How to Address an Employee's Substance Use Disorder

An employee’s substance use disorder presents unique risks and challenges for any employer. Unfortunately, the chances are good that at some point, you will have an employee with a substance abuse problem. The 2014 National Survey on Drug Use and Health revealed that 20.2 million adults—or 8.4 percent of the American adult population—had a substance use disorder, including addiction, in the past year.1

Signs of an Employee’s Substance Use Disorder

The signs that an employee is abusing drugs or alcohol can be subtle, but knowing what to look for can help you determine whether someone who works for you has a drug or alcohol problem. These signs include:

  • Bloodshot eyes
  • Residual alcohol odor
  • Excessive absences
  • Arriving late and leaving early
  • Neglecting duties while at work
  • Extremely high or extremely low energy

How to Handle an Employee’s Substance Use Disorder

The worst thing you can do for your employee—and your company—is ignore the signs and hope things will get better. The National Institute on Drug Abuse stresses that professional help is almost always needed to overcome an addiction.2 Getting your employee into treatment will help protect your company and improve your employee’s life. Here’s what to do if you think your employee is addicted to drugs or alcohol.

Discuss it with your lawyer.

The first step in dealing with an employee’s substance use disorder is to consult with your organization’s legal counsel to ensure your company’s substance abuse policy complies with federal and state employment laws, and that it’s within the scope of the law to terminate the employee if it comes to that. It’s also a good idea to know where your company would stand if the employee were to cause damage or injury while under the influence.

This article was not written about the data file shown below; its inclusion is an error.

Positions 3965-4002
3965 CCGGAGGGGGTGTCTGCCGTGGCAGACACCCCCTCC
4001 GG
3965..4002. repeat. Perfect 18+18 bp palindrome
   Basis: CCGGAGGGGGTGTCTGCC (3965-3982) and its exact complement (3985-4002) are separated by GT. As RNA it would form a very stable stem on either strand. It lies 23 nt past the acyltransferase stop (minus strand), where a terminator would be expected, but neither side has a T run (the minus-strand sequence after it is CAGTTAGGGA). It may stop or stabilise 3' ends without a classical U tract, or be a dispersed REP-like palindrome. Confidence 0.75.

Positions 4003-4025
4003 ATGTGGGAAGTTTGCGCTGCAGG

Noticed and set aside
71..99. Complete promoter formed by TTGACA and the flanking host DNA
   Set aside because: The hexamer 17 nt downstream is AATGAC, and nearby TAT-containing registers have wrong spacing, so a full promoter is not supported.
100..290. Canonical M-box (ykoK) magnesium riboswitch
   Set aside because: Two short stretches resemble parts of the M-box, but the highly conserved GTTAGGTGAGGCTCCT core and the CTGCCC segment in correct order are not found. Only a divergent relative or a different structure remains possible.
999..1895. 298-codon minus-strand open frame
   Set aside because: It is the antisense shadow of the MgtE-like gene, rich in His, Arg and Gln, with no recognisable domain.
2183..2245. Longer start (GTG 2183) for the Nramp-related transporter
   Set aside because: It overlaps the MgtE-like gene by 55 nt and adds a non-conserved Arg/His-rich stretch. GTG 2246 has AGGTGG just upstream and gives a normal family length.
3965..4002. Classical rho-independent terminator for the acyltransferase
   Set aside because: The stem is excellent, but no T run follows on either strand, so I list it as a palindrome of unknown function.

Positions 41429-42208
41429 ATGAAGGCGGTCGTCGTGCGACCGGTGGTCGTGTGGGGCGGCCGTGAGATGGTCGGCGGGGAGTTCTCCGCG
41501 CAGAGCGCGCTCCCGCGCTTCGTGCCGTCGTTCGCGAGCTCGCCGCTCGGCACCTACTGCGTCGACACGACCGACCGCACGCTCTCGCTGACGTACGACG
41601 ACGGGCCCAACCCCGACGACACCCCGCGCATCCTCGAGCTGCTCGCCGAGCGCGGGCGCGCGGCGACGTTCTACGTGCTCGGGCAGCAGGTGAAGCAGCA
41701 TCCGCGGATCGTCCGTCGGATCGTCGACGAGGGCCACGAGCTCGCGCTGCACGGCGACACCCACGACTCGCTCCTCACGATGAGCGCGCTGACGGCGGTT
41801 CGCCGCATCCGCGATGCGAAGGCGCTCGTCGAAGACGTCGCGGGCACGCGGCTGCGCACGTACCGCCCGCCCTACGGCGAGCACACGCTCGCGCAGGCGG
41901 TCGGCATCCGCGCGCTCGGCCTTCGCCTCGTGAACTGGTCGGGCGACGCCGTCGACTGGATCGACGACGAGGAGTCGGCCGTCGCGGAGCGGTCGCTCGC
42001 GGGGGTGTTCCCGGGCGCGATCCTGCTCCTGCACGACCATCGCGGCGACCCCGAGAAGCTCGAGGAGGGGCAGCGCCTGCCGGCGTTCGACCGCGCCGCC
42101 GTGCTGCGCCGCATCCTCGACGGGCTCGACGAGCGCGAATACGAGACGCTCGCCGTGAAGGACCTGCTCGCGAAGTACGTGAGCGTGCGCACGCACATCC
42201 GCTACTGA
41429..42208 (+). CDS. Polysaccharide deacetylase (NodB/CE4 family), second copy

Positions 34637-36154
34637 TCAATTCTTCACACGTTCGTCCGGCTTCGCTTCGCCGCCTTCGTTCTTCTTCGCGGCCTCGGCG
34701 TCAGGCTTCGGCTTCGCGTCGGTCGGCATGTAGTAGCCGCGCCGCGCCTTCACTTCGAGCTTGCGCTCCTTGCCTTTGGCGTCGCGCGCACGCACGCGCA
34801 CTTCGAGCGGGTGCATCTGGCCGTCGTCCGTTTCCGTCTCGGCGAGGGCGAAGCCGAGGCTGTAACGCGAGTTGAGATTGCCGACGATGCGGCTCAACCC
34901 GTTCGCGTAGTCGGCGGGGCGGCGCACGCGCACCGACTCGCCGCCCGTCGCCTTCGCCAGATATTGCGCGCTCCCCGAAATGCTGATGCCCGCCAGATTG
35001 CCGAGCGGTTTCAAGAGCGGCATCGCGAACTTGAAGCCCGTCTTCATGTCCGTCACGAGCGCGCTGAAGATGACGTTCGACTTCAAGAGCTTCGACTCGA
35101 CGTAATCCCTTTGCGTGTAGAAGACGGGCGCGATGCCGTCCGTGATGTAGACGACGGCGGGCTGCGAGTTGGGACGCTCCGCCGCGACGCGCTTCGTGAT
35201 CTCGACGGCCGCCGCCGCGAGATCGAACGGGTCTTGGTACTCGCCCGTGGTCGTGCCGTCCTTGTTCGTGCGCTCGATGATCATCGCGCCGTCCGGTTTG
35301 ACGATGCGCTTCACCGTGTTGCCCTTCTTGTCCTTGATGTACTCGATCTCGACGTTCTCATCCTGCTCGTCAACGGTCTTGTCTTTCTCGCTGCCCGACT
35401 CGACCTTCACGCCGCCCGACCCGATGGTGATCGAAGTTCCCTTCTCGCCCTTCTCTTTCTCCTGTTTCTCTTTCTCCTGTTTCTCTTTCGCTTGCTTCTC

Gather resources.

Check with your community’s substance abuse prevention agencies for treatment programs, support groups and other resources in the community. Compile a list of groups, inpatient and outpatient treatment facilities and other resources and programs that give your employee a starting point for getting the help they need to overcome the addiction.

Check your insurance coverage.

Treatment can be expensive, and your employee may not be able to afford it out-of-pocket. If your company offers employer-provided insurance, check with your insurance company to see whether treatment is covered, and if so, what the deductible is. The insurance company may also be able to offer resources you can pass on to your employee.

Talk to your employee.

Once you have all of the information you need, have a private conversation with your employee. Explain the signs you’ve noticed, and point out any other evidence you have that substance abuse may be at the heart of the problems. Present the employee with a list of the resources you’ve compiled, and explain the insurance coverage if it’s applicable. Be kind and supportive, but also firm. Let your employee know that termination might be a possibility if the problem isn’t addressed.

Your Support Will Make a Difference

Ideally, your employee will get the help needed to end the addiction and dramatically improve their life. During your employee’s early months of recovery, offer as much support as you can. Help your employee keep work-related stress to a minimum. Consider alcohol-free work-related parties, and offer plenty of encouragement and support.

Recovery is possible. Many people recover from drug or alcohol addiction and go on to live happy, healthy and productive lives. With your help, your addicted employee may be one of them.


References:

  1. https://www.samhsa.gov/disorders
  2. https://www.drugabuse.gov/publications/drugfacts/understanding-drug-use-addiction